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Sunday, February 7, 2010

Lachine

Lachine, the home of Pierre and Marie Barbary dit Grandmaison and Pierre and Madeleine Jamme dit Carriere, was a center for the fur and alcohol trade. Located on the Island of Montreal it was a natural stopping point for ships. Further on, the ships would reach the unnavigable Lachine Rapids where they would have to transport their goods overland to reach calmer waters. Warehouses stood by the river's edge that stored the furs and alcohol, ready for transporting to their markets.

The Mohawk Indians, part of the Iroquois nation, brought furs to the warehouses to sell. At first, they were not overly concerned about the French fur traders in the area, as they benefited from their trade. But by the latter half of the 17th century, they became agitated as settlers moved into the area and cleared land that had been valuable hunting grounds. Relations between the settlers and the Mohawks became strained.

In 1687, two years before Pierre and Madeleine married, the governor of the area, M. Denonville, invited the local Indian tribes to a festival of games and feasts to be held at Cataraqui. As the tribes arrived, a number of tribal chieftans were seized and placed into captivity. Later, they were forced into hard labor and taken to France to be exhibited as curiosities. Needless to say, this added to the tension between the Mohawks and the settlers.

With their chieftans gone, it took some time for the the tribes to regroup, but when they did, they created a plan for revenge.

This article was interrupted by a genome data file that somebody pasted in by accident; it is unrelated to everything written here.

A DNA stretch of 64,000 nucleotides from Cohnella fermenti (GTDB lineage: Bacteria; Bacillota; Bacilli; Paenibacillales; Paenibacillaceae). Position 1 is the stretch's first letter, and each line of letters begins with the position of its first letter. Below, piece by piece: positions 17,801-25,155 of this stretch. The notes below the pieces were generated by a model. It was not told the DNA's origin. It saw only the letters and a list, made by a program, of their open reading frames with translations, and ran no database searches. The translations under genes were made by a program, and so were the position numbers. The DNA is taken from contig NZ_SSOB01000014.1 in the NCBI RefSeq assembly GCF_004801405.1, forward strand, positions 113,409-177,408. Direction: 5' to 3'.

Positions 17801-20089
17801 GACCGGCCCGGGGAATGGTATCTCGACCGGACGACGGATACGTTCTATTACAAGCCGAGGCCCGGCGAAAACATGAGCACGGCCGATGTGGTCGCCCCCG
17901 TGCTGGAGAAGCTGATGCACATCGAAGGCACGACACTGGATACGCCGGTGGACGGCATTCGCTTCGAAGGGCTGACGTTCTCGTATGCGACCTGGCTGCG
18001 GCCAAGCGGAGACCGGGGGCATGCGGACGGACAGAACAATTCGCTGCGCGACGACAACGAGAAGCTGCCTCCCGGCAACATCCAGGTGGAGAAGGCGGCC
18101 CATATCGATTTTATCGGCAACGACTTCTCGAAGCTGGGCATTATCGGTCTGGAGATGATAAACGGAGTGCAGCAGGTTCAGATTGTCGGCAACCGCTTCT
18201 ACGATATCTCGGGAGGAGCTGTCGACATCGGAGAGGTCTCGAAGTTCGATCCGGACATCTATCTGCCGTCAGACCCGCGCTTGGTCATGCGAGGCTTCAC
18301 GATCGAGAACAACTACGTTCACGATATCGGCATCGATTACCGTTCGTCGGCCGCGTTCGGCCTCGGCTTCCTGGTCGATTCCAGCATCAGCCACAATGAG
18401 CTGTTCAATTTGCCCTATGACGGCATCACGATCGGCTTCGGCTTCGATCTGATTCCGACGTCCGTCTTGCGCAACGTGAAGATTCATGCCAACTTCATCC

The night of August 4, 1689, was stormy with rains falling heavily as the settlers in Lachine went to bed. By then, there were 320 people living in this community of farms and homesteads. As they slept, 1000 to 1500 Iroquois paddled silently across the river in their canoes and set up a base camp to the west of Lachine. Then they moved swiftly through the wooded areas along the river and surrounded the farm houses and homesteads. At a signal, they attacked and slaughtered a good number of the settlers.

But some escaped. A doctor hid in the woods and returned later to offer help to those who were still alive. Anther man ran to the closest military camp of 200 soldiers only to discover that the commanding officer, Subercase, was at a dinner in Montreal with governor Denonville. The soldiers did not want to act without his command, so the man was sent on to Montreal to find Subercase.

When Subercase arrived back at the camp, he was angry to find that his soldiers had done nothing as they waited for his return. He quickly organized them, along with other residents in the area, to launch a counter-attack. His scouts reported that the Indians had broken ino the warehouses and had consummed much alcohol. Subercase realized he had a good opportunity to attack while his enemies were drunk, but orders arrived from the governor to hold a defensive position and not to attack.

Subercase and his soldiers watched helplessly as the Iroquois eventually left their base camp with over 100 prisoners and paddeled to the opposite shore. All night, torture fires could be seen burning along the river and the screams of the victims filled the dark hours.

But what happened to Pierre and Madeleine Jamme dit Carriere and the Barbary dit Grandmaison family?

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